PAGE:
The second category of response simultaneously looks back to our proud history of rugged American individualism and forward to either a post-apocalyptic or totalitarian future.  It boils down, in my estimation to, "Sometimes you just may need to kill a lot of people in a relatively short time frame."  (How often does a large group of people invade someone's home?)  I am a big fan of Niebuhrian realism, but this line of argument seems to veer into outright cynicism not just about the future of civilization, but also about the Christian's place in it.  Christians should work toward a tolerable justice, of course, but there's a strain of "self-survival at all costs" to this line of argument as well, and I'm not yet sure what to make of that.

December 20, 2012 in Vischer, Rob | Permalink | Comments (22) | TrackBack (0)

NDPR on Interpreting Suárez

A major task for Catholic legal theory, I think, is to recover and appropriate figures from the tradition who are today neglected, misinterpreted, and forgotten. So I was pleased to come across this review in the Notre Dame Philosophical Reviews of a new and promising collection of essays from Cambridge University Press on the great Spanish Jesuit scholastic Francisco Suárez (1548-1617)--even if Suárez took some wrong turns, the wrong turns are themselves important for understanding the Catholic legal tradition. Here's a bit from the review:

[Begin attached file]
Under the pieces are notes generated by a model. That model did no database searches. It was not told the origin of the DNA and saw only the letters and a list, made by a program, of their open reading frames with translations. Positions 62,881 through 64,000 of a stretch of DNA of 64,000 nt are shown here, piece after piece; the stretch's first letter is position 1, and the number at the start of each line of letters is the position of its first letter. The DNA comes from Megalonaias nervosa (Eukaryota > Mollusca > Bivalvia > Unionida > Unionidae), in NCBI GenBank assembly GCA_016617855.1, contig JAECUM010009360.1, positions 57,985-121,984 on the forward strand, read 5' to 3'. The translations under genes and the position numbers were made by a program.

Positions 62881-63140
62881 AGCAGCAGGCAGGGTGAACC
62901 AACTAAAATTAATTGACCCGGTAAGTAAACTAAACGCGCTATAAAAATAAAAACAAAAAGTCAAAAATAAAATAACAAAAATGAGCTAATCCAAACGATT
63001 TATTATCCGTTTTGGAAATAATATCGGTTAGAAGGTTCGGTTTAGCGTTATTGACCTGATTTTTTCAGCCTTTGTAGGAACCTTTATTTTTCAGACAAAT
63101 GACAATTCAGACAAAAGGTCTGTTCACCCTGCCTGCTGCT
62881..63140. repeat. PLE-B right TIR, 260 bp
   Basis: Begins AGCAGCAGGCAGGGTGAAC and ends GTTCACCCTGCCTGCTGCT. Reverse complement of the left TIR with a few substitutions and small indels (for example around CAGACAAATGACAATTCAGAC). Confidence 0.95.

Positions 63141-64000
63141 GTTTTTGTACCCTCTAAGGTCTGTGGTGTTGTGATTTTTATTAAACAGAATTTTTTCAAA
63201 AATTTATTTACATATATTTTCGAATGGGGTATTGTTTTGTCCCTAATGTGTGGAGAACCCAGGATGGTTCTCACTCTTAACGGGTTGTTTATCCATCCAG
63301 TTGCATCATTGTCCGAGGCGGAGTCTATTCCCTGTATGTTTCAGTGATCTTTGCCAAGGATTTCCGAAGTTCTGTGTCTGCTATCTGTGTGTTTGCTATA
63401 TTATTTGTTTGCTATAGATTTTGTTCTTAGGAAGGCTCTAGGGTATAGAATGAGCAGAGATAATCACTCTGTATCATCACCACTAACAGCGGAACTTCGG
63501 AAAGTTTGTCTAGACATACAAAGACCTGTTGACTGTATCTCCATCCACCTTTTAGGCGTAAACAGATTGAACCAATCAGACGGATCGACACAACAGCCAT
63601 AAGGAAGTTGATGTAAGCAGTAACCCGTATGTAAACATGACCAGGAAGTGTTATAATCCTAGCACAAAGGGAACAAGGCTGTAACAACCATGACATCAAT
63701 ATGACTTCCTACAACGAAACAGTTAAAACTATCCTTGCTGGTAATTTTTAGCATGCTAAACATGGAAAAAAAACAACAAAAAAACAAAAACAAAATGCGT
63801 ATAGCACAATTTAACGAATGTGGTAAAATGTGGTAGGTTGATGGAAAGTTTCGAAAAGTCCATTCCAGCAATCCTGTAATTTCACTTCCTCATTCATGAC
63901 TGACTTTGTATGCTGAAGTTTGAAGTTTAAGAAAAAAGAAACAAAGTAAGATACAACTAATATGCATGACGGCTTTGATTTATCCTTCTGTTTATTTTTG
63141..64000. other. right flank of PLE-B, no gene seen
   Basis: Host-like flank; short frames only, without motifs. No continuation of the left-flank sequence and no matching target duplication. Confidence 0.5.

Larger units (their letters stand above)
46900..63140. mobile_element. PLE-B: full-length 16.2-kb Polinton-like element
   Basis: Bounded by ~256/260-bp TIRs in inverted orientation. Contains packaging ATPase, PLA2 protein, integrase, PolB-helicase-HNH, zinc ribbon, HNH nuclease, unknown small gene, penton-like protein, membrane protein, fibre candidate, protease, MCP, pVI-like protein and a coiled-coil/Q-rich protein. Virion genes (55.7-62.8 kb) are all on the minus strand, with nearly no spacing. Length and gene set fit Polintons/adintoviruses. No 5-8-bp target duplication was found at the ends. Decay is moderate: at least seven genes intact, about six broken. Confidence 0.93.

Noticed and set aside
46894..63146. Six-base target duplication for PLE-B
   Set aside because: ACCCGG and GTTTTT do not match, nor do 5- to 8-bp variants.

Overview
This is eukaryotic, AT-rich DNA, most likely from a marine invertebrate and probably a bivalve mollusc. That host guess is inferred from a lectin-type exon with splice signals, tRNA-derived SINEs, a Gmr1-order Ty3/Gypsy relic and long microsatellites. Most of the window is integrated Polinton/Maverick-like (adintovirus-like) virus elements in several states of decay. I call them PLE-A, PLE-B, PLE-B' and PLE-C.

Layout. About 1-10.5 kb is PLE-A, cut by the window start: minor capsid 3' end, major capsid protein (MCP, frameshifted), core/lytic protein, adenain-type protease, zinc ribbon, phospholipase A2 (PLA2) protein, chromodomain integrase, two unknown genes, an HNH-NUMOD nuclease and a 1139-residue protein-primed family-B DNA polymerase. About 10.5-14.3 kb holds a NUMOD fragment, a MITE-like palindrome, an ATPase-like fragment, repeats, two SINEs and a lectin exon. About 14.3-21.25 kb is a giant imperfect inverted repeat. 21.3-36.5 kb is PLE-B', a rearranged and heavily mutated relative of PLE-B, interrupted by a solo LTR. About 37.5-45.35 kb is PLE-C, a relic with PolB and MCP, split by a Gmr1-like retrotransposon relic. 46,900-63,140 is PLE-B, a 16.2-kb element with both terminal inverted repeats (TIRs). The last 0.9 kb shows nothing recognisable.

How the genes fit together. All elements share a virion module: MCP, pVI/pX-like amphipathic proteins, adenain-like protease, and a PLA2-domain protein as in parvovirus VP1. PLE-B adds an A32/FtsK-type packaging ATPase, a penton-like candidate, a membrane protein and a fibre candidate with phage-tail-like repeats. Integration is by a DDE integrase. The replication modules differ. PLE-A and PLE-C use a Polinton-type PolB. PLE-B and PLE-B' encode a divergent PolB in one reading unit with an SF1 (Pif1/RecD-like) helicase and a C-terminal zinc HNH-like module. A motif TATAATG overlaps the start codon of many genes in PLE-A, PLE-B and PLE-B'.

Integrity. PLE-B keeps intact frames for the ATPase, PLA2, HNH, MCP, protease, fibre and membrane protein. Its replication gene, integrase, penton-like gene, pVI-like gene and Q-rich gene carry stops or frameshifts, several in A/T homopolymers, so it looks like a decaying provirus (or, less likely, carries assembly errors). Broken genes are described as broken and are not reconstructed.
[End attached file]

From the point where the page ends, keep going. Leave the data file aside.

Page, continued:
[Thomas] Pink concludes his chapter on "Action and freedom in Suárez's Ethics" with a section on "The Hobbesian Critique" which serves to bring into relief the fundamental differences that account for the shift from the Scholastic view that freedom is constituted by law to the modern view that it is limited by law. Pink, in discussing the positions Suárez takes within the broader Scholastic, practical-reason-based approach, also draws helpful contrasts between Suárez's distinctive views and arguments and those of influential contemporaries such as Vasquez and Punch. Finally, [Terence] Irwin's chapter on "Obligation, rightness, and natural law: Suárez and some critics" gives an extremely sensitive, in-depth examination of key texts, showing contra Finnis and Pink that Suárez has a coherent theory of obligation, that his sense of 'obligatio' as distinct from duty fits at least some contemporaneous uses, and that his view is not inconsistent with Aquinas'. Both chapters will be of great interest to historians of philosophy, ethicists and political philosophers alike. Indeed, all chapters in this volume are well-executed and will appeal to more than one type of reader.